I run out of memory trying to run moderate inputs such as this:
variation_models 15 25
also running higher numbers for ncars seems to make a huge difference in speed and memory usage.
The slowdown is expected (there are more things to compare), but the exponential increase of memory usage doesn't make sense to me<pre class="lang-hs prettyprint-override">
import Control.Monad orderedq f  = True orderedq f (x:) = True orderedq f (x:y:zs) = f x y && orderedq f (y:zs) num_orderedq = orderedq (<=) adds_up_to n xs = n == sum xs both_conditions f g xs = f xs && g xs variation_models ncars nlocations = filter (both_conditions (adds_up_to nlocations) num_orderedq) $ replicateM ncars [1..nlocations-ncars+1]
What is causing the large difference in memory usage?
I think you've seen elsewhere that your specific problem (creating ordered lists of integers that sum to a given number) is better solved using an alternative algorithm, rather than filtering a huge list of lists of integers.
However, getting back to your original issue, it is possible to construct an equivalent of:
replicateM p [1..n]
that runs in exponential time (of course) but constant space.
The problem is that this expression is more or less equivalent to the recursion:
badPower 0 _ = pure  badPower p n = [x:xs | x <- [1..n], xs <- badPower (p-1) n]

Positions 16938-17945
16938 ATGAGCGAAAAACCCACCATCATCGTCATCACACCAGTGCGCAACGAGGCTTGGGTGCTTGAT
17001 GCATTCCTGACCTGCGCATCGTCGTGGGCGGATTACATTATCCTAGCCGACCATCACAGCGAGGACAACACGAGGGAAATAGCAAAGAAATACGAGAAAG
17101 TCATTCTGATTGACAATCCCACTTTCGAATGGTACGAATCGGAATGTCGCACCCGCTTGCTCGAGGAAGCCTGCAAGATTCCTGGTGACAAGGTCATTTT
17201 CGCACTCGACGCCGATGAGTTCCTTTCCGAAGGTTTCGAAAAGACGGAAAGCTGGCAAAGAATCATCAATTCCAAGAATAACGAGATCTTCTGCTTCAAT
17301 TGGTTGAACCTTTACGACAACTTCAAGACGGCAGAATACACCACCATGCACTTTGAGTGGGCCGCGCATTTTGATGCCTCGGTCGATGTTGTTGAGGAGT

So, in the list comprehension, for each selected
x, the whole list
badPower (p-1) n needs to be re-generated from the start. GHC, sensibly enough, decides to keep
badPower (p-1) n around so it doesn't need to be recomputed each time. So, the
badPower p n call needs the entire
badPower (p-1) n list kept in memory, which already accounts for
n^(p-1) elements and exponential memory use, even without considering
badPower (p-2) n, etc.
If you just flip the order of the implicit loops around:
goodPower 0 _ = pure  goodPower p n = [x:xs | xs <- goodPower (p-1) n, x <- [1..n]]
That fixes the problem. Even though the list
goodPower (p-1) n is "big", we take it's first element, use it
n times for each value of
x and then can discard it and move to the next element. So,
goodPower (p-1) n can be garbage collected as it's used.
goodPower generates the elements in a different order than
badPower, with the first coordinate of the lists varying fastest, instead of the last. (If this matters, you can
map reverse $ goodPower .... While
reverse is "slow", it's only being applied to short lists here.)
Anyway, the following program runs (practically) forever, but does so in constant space:
power :: Int -> [a] -> [[a]] power 0 _ = [] power p lst = [x:xs | xs <- power (p-1) lst, x <- lst ] main = do print $ length (power 15 [1..11])
replicateM :: Applicative m => Int -> m a -> m [a]
When 'm' is , monad join implementation will make replicateM build all permutations of n elements from the list elements. The number of such permutations is written P(n,k), and is equal to n!/(n-k)!. This is where the exponential growth come from.